A Brief History
On November 28, 1893, the women of New Zealand became the first women in the world to vote in a national election. Of course, women had voted in local and regional elections before this date, but never in a nationwide election.
Women in democratic countries had long, but largely fruitlessly, campaigned for the right to vote (suffrage), especially since 1804 when the International Woman Suffrage Alliance was founded in Berlin, Germany. By the late 19th Century the Women’s Suffrage movement was growing throughout the civilized world, and with it demands for other Civil Rights and equality for women. (Oddly enough, many women actually opposed “equal” rights and being allowed to vote, thinking their lives would become harder and more demanding, and less forgiving.)
Various states, cities, colonies and other sub-federal governments began to allow women to vote, but the women of New Zealand claim first prize as a national voting force. In Australia the 6 colonies became a single country in 1901 and in 1902 women there got the right to vote, but only “White” women, as Aborigines (including men) still could not vote. Finland (1907) and Norway (1913) led the way for European women, but in most countries of Europe and the Americas women had to wait until World War I was over.
Women in the United Kingdom (Great Britain) got a conditional right to vote in 1918, but only at age 30 and with a University degree! Not until 1928 did UK women have full suffrage. (Men could vote at 21 with no schooling required.) The US followed in 1920, and in Canada women voters went province by province from 1917 until finally Quebec in 1940. China, India and Japan all got women’s suffrage in 1947, while many Arab and Islamic countries did not grant women’s suffrage until much later if at all. Even now, many Islamic countries have only partial women’s suffrage. In a bit of a twist, Kuwait had women’s suffrage from 1985 until it was revoked in 1999, although it was reinstated in 2005.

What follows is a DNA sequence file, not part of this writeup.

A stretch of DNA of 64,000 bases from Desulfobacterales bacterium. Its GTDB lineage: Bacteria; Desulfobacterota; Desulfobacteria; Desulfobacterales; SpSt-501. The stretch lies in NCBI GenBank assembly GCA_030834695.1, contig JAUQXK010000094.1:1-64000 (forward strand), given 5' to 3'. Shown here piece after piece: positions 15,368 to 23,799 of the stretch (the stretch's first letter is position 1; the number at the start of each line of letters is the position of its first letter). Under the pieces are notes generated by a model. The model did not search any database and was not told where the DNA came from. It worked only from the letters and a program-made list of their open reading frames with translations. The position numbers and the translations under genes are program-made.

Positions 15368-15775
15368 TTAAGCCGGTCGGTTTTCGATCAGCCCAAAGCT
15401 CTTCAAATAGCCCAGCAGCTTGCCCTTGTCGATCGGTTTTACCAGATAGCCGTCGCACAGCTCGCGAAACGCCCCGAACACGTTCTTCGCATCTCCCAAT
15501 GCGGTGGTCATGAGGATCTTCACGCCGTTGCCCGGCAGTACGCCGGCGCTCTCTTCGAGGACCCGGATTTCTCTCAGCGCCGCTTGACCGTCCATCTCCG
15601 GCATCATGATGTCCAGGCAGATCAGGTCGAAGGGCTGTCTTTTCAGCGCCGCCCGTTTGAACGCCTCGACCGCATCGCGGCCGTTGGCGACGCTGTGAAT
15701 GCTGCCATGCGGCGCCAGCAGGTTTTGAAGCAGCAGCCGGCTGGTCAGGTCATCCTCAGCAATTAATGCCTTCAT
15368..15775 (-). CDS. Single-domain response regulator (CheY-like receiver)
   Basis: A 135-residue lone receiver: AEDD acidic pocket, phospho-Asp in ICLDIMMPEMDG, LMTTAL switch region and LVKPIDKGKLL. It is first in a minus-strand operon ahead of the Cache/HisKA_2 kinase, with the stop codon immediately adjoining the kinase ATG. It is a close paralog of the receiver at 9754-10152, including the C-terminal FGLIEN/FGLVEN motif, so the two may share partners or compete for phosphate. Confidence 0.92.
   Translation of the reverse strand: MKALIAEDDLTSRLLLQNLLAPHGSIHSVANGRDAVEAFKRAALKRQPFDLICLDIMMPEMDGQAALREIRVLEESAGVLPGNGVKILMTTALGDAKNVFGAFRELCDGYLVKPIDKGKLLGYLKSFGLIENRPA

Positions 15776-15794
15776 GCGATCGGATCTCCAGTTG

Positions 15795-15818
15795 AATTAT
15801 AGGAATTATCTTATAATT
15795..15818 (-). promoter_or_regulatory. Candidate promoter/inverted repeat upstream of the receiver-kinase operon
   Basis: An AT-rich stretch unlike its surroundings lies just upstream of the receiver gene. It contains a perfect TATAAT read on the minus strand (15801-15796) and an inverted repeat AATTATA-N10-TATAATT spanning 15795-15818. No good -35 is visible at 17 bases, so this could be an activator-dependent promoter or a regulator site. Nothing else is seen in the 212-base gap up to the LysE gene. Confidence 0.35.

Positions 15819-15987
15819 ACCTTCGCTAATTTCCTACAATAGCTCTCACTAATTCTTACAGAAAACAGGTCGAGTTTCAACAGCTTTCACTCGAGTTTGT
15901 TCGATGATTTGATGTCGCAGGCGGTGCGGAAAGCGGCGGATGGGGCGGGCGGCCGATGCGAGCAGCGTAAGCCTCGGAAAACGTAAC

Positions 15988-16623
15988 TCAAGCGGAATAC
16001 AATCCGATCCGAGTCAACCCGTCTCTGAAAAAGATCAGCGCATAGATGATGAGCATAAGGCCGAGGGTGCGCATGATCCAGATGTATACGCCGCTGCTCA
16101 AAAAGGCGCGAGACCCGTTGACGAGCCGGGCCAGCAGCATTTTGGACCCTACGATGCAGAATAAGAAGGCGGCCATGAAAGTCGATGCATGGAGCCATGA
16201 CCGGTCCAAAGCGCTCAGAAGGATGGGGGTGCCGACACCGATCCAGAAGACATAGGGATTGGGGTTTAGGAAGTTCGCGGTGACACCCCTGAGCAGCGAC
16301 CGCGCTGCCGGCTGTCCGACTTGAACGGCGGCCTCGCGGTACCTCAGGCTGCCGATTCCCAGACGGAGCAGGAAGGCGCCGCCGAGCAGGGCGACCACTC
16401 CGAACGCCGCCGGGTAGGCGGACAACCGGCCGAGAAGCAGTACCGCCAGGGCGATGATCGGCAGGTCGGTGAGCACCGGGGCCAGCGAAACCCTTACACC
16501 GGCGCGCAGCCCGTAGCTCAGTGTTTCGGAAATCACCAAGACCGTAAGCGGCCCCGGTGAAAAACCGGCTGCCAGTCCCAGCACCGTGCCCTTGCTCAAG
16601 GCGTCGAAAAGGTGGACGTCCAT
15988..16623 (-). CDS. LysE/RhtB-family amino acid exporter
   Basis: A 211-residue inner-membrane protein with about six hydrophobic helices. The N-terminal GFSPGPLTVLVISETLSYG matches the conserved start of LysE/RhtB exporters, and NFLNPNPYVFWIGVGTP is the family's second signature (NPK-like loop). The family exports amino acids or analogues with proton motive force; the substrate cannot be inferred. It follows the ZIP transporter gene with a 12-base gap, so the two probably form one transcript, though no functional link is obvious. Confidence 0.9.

A disappointing number of European countries did not have women voting until after World War II, with France (1944 during the War), Italy (1946) and Greece (1952) as examples. Switzerland did not permit women’s voting until 1971!
With women making up half or more of the population of most countries, on the surface women as a voting bloc would seem unstoppable, capable of passing any laws and electing any representatives they want, but this has usually not been the case as other factors are involved, such as race, class, religion and the like. These divisions have kept the United States from ratifying the Equal Rights Amendment to the Constitution, the largest single women’s issue in American history, and possibly a future goal of women voters.
Today it seems to be “common sense” that adult women are human beings of equal worth as men and deserve equal rights such as the right to vote, but it was not always seen that way. Question for students (and subscribers): Do you disagree and think women should not vote? If so, please explain why. Should we pass the Equal Rights Amendment? Again, tell us why or why not in the comments section below this article.
Your readership is much appreciated!
For more information, please see…
Franz, Anne-Mareike. The women’s suffrage movement in New Zealand. GRIN Verlag, 2008.
Grimshaw, Patricia. Women’s Suffrage in New Zealand. Auckland University Press, 2013.
Hutching, Megan. Leading the Way. HarperCollins, 2010.